By Robert Bradley
Alpaca are shy. The rancher, even more so. In order to maintain a degree of privacy for my friend and host who invited me to participate in alpaca shearing, I am using a pseudonym for him.
I will call him Arthur Black.
Arthur Black arrived in Ecuador in 1980 to do research on his doctoral thesis while volunteering in the Peace Corps. He returned to the University of New Mexico, Albuquerque, in 1982 and stayed just long enough to complete his Ph.D. and fulfill his prior academic commitments. He was anxious to return to the high southern Andes, a land that suited him perfectly — a broad-strokes landscape of ever swaying páramo grassland protecting a biodiversity of life as varied as people, and often-times much more interesting.
In 1984 Arthur began raising alpaca on 4,400-acres of montane evergreen forest and páramo that he had purchased in the Nudo de Azuay, a mountain range in the southern tier of Sangay National Park.
The ranch remains quite remote — for 20 of the last 34 years, it was accessible only by foot or horseback. In either case, the trip from trailhead to ranch house was a messy slog that took almost three hours crossing creeks and streams while climbing to a breathtaking 13,000 ft. For the last fourteen years or so, there has been what is laughingly called a “road” to the ranch, but it seems more suitable for use as an occasional creek bed, or amusement park ride — a “topsy-turvy”.
I arrived via the only vehicle suitable; a 4×4 pick up outfitted with a shovel, sand, an ax and the essential gear — block and tackle to pull you through the rough spots.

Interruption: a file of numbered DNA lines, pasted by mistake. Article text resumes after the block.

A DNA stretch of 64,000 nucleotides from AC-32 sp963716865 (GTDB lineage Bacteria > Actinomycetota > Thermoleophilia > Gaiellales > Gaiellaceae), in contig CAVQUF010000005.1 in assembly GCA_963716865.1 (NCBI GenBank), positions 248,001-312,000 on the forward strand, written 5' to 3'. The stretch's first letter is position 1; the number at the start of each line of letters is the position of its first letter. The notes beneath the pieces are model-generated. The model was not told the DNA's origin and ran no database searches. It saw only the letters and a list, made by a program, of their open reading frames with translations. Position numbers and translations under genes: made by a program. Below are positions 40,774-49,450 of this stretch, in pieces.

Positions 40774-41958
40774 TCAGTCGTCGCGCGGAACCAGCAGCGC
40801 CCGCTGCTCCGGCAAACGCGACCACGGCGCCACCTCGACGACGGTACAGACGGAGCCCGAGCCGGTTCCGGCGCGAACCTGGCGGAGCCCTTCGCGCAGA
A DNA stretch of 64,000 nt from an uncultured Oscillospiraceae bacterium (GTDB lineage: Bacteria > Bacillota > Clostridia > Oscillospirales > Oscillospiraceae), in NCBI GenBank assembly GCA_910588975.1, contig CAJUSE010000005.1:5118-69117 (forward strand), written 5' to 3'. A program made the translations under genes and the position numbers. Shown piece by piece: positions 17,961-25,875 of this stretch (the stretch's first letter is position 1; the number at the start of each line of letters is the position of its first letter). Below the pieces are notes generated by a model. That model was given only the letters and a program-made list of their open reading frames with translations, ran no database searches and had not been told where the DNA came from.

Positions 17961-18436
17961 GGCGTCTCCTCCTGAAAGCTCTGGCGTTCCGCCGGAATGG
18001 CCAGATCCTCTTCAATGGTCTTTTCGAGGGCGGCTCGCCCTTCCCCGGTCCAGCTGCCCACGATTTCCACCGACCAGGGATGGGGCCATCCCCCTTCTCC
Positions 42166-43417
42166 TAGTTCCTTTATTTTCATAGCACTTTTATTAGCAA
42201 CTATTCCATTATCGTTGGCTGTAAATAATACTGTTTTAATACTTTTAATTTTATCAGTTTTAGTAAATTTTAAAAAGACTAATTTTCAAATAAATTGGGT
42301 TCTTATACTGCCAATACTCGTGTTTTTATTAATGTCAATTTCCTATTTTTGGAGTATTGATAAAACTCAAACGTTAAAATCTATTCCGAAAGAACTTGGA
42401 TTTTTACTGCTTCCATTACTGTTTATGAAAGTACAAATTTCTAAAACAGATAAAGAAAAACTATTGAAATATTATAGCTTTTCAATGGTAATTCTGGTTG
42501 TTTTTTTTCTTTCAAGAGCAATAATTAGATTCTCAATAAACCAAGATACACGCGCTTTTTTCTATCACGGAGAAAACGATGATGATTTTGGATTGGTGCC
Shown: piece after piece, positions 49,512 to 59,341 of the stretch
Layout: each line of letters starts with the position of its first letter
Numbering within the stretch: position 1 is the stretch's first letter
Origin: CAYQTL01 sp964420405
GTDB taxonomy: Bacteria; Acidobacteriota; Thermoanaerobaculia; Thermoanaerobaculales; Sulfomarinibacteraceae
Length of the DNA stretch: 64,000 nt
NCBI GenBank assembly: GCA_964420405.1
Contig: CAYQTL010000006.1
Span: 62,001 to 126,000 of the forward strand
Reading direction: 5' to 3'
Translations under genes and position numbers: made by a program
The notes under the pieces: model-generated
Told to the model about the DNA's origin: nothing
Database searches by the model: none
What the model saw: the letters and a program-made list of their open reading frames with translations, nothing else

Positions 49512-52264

When we finally arrived at the ranch, I sighed a deep sigh of relief and then spent the better part of an hour wondering where my spleen was and how to put it back where it belonged.
As I looked across the valley, watching burly cloudbanks peering over the felt-covered landscape, I imagined this place to be identical to the nicest suburbs of Heaven.
I wrote this preamble to work my way into writing about wrestling feisty alpaca to the ground and shearing ’em with my Swiss Army knife and the occasional sharp stone, but I’m just not up to lying right now. I must be coming down with the flu, or somethin’. I’d sure like to get well soon so I can tell this story in the manner in which I am accustomed, but for now I will simply leave you with the truth. I sheared only one alpaca — and only part of one at that. Wisely, I left the real work to the experts.
I kept busy in my own way, wrapped in fascination as I watched swarthy Cañari ranchands working like bees on a hive. There was an almost audible hum as their hands blurred in a fuzz of fiber, dust, and twigs, all the while keeping time to the grunts and cries of the critters as they were shorn, clipped and examined. It was great fun to watch.
Of equal reward was simply to be on the land.
Fifteen hundred years ago, 40,000 people lived in the high Nudo de Azuay, establishing some of the Cañari’s civilization’s most revered sacred sites. Unfortunately, it took the Inca invaders only years to dismantle them, destroying nearly every vestige of their culture to guarantee that the gods — Gods who the Cañari believed would guide them for eternity — would never return.
Today, only 500 people remain in the area.
The Incas ruled for less than 50 years before the conquistadors arrived, scattering them and their gods into hiding among crevassess and steep mountain enclaves. What remains is memories: worn terraces, broken pot shards, and a forever-wind blowing over a landscape that reads like sheet music on how to return home.
I am anxious to return to the ancient hallowed land. I want to stand again where the Cañari and Inca once stood, to see through their eyes the emerald waves of páramo grassland. I want to whistle the same song as the eternal wind, to re-read the sheet music terraces and note the ring of carillons made of stone and grass and strung with air. I want to be warmed by the campfire and eat sardines in rice and drink sweet, sweet coffee. I want to see alpaca grazing quietly in the mist and hear the resigned bleating of those being shorn. I want to feel the bracing morning cold and taste freshly drawn water, sheep cheese and fruit brought up from the lowlands. I want to remember every moment and every bird call. And, most of all, I want every blade of grass, shrub and stone that was ever abused to be returned to their rightful place, their heritage restored and made whole.
Now and forever more. Amen.